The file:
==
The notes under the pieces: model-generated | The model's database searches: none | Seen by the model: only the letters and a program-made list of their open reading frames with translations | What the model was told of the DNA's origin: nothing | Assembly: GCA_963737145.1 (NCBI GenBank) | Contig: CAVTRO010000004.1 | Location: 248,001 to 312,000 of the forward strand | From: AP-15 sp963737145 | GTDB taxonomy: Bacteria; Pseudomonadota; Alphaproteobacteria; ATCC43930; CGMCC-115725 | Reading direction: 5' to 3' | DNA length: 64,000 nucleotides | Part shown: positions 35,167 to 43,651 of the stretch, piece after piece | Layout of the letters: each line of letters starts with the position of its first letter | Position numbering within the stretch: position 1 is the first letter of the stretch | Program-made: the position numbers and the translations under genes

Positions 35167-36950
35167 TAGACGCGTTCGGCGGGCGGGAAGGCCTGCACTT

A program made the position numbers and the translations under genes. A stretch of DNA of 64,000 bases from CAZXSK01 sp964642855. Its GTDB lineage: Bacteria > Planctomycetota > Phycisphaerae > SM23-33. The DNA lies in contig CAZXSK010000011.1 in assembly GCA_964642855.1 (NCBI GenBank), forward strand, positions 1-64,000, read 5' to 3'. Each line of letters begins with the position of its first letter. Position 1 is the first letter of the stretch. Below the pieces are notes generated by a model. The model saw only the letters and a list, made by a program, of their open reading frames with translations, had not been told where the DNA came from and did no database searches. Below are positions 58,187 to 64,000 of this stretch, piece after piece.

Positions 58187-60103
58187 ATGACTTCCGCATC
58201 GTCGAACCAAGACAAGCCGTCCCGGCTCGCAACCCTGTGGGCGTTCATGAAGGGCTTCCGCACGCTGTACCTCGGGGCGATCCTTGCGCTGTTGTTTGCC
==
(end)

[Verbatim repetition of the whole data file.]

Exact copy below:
The notes under the pieces: model-generated | The model's database searches: none | Seen by the model: only the letters and a program-made list of their open reading frames with translations | What the model was told of the DNA's origin: nothing | Assembly: GCA_963737145.1 (NCBI GenBank) | Contig: CAVTRO010000004.1 | Location: 248,001 to 312,000 of the forward strand | From: AP-15 sp963737145 | GTDB taxonomy: Bacteria; Pseudomonadota; Alphaproteobacteria; ATCC43930; CGMCC-115725 | Reading direction: 5' to 3' | DNA length: 64,000 nucleotides | Part shown: positions 35,167 to 43,651 of the stretch, piece after piece | Layout of the letters: each line of letters starts with the position of its first letter | Position numbering within the stretch: position 1 is the first letter of the stretch | Program-made: the position numbers and the translations under genes

Positions 35167-36950
35167 TAGACGCGTTCGGCGGGCGGGAAGGCCTGCACTT

A program made the position numbers and the translations under genes. A stretch of DNA of 64,000 bases from CAZXSK01 sp964642855. Its GTDB lineage: Bacteria > Planctomycetota > Phycisphaerae > SM23-33. The DNA lies in contig CAZXSK010000011.1 in assembly GCA_964642855.1 (NCBI GenBank), forward strand, positions 1-64,000, read 5' to 3'. Each line of letters begins with the position of its first letter. Position 1 is the first letter of the stretch. Below the pieces are notes generated by a model. The model saw only the letters and a list, made by a program, of their open reading frames with translations, had not been told where the DNA came from and did no database searches. Below are positions 58,187 to 64,000 of this stretch, piece after piece.

Positions 58187-60103
58187 ATGACTTCCGCATC
58201 GTCGAACCAAGACAAGCCGTCCCGGCTCGCAACCCTGTGGGCGTTCATGAAGGGCTTCCGCACGCTGTACCTCGGGGCGATCCTTGCGCTGTTGTTTGCC